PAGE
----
I hope everyone has had a pleasant holiday, filled with people you love and delicious food. As the new year is upon us, I want to tell you about this great food related idea I have; a new Shut Up and Eat project that will take Montreal like a mid-winter snow storm. I will open a gym and call it “Resolutions” for the month of January, which will become a restaurant full of slimming carnival mirrors for the other 11 months. Great idea, n’est pas?
No, not really. But even if I did, it would probably be like this Italian spot I hit up with a bunch of friends right after Christmas in Little Italy; Il Piatto Pieno. Translates to “full plate”, the place was bumping; could hear the live band playing from the outside. Like a Steve’s music store of the restaurant scene, this place almost takes up an entire city block of ground floor units of adjacent buildings.
The menu was a tri-fold of a roadmap outlining antipastos, salads, pasta and pizza and meats. Reading the menu, my jaw dropped and felt the overwhelming urge to hide under the table clutching what I just discovered at like the time I accidentally found my dad’s porno stash when I was looking for my dad’s porno stash. I started with the Antipasto à l’Italiana which is a plate of mixed salumi.
Generous slices of salami, capicola, soppressata, turkey and proscuitto. There’s nothing fancy to it; it’s a plateful of cold cuts on cuts on cuts. Salty and salumicredible, we made impromptu mini sangwiches with the rolls in the bread basket and awesome table-top chili oil.
One friend had the gnochi in rose sauce. Perfectly cooked, the gnocchi was soft to the bite that resisted once you got toward the middle, like biting the fat little toes of your favourite toddler. This dish is simple and delicious; pillowy soft nuggets bathed in a rich tomato sauce of cream, butter and parmesan, the generous portion dares you to finish it in one go.
Another friend had the Fettuccini Amalfitana – garlic, shallots, sun-dried tomatoes, cherry tomatoes in the same lush rose sauce.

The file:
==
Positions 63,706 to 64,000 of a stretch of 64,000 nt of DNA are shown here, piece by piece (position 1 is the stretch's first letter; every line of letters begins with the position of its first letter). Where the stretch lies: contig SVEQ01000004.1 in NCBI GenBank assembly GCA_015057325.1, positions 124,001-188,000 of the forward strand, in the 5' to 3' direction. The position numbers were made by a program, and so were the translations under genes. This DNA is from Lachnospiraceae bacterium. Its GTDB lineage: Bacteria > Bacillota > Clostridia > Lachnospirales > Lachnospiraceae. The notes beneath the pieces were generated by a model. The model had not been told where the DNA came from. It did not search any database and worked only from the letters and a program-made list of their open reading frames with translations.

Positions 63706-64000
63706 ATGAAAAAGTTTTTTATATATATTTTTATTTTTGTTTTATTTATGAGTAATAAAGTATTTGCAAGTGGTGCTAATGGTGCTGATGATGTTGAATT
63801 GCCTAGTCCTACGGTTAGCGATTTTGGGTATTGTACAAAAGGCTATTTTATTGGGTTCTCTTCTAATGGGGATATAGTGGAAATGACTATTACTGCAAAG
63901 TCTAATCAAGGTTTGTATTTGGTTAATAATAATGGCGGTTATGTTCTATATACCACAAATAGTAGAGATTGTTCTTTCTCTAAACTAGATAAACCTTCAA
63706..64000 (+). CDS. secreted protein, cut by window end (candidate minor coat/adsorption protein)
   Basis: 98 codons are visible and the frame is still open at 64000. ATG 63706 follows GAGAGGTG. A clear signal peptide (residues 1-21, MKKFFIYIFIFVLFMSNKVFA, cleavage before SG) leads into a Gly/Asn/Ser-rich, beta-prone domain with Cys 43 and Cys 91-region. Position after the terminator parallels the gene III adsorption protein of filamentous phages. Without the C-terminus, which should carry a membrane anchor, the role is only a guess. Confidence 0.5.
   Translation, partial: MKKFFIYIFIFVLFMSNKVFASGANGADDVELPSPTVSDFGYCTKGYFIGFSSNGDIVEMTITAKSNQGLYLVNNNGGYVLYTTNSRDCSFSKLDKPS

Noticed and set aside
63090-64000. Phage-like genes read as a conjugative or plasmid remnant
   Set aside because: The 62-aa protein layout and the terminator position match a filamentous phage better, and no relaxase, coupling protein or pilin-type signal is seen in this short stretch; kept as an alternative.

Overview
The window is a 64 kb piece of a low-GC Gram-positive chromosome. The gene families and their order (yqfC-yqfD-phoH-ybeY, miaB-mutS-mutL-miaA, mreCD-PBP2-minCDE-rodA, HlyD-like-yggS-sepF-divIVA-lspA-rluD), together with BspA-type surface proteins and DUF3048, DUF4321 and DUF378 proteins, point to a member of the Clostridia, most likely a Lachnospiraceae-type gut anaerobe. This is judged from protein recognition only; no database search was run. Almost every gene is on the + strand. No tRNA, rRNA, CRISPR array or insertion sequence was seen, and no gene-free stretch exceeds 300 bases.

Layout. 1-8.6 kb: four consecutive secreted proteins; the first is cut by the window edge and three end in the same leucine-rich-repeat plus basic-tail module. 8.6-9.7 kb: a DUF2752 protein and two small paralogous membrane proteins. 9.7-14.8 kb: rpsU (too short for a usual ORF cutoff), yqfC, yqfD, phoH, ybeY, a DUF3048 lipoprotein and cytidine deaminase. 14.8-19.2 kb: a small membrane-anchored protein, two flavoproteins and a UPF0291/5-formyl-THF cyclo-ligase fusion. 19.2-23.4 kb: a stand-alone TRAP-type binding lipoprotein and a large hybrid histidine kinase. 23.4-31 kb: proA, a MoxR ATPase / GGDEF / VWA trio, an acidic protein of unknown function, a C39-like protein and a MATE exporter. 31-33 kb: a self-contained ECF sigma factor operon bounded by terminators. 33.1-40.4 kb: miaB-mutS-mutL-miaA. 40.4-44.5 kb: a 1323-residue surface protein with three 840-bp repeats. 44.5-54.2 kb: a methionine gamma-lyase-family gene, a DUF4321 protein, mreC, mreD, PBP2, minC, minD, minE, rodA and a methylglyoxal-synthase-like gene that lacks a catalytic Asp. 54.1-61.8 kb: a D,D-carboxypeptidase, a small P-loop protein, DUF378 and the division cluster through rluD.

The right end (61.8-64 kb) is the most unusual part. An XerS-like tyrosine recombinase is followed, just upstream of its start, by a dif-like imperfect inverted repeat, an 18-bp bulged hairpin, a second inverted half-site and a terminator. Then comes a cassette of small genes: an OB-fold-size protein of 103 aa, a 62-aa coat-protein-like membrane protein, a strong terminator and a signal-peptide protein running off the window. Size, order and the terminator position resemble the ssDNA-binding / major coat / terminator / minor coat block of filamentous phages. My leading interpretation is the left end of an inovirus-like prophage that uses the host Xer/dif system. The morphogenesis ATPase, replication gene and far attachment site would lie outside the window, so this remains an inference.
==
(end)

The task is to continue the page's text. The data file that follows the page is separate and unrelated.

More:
The never-ending ribbons of pasta impregnated with the rich tomato sauce had the right amount of chew to each bite that identified itself as being fresh pasta. The sweetness from the butter and cream was nicely balanced by the tart cherry tomatoes and the sharp salty dices of the sun-dried variety that lent a next to nutty aroma to the dish.
My lady had the salsiccia cacciatore pizza – pizza with homemade cured cacciatore sausage, marinated eggplants, drizzled with the bottle oil. The sweetness of the tomato sauce was not overpowered by the saltiness of the sausage nor the small bursts of tender and briny marinated eggplants in each mouthful.
I had the pizza Ortolana – cherry tomatoes, roasted red peppers, artichoke, grilled eggplant and zucchini…. WHERE’S THE MEAT?! I KNOW RIGHT?! No, I knew that this pizza would be the conscience soothing alternative to the post holiday diet when the old body temple is pushing maximum density and each step through 40 cms of snow is a bit heavier and labour intensive. Light and fresh, the pizza was perfumed by the finishing basil that accented the top. The grilled eggplant and zucchini was plentiful, so even if you are a meat eater (or not), each bite does not fall short of substantial.
There is something to be said about the crust. I normally like my pizza crust thick and chewy, glorious and full of gluten. That’s not what you get here; thin and crispy, the pizza making process is actually on display right when you walk through the door. Stationed at a stone-ined fire-heated pizza oven, the pizza chef slinging flour and tossing toppings performs a choreographed mating dance of his people that would turn on the likes of any pizza pervert like me.
For dessert, we split a slice of Tiramisu. The cake was moist and the coffee was sweet and somewhat absent. It was a nice finish to the meal, but not very memorable. After the amount of food we had, I’m surprised we even had space for dessert.
Piatto Pieno definitely lives of to its name. Very generous portions at prices friendlier than a stray dog following you home after a summer bbq, this massive little Italy located restaurant is the mothership for all those looking for awesome Italian grub.
Il Piato Pieno
177, St-Zotique E.
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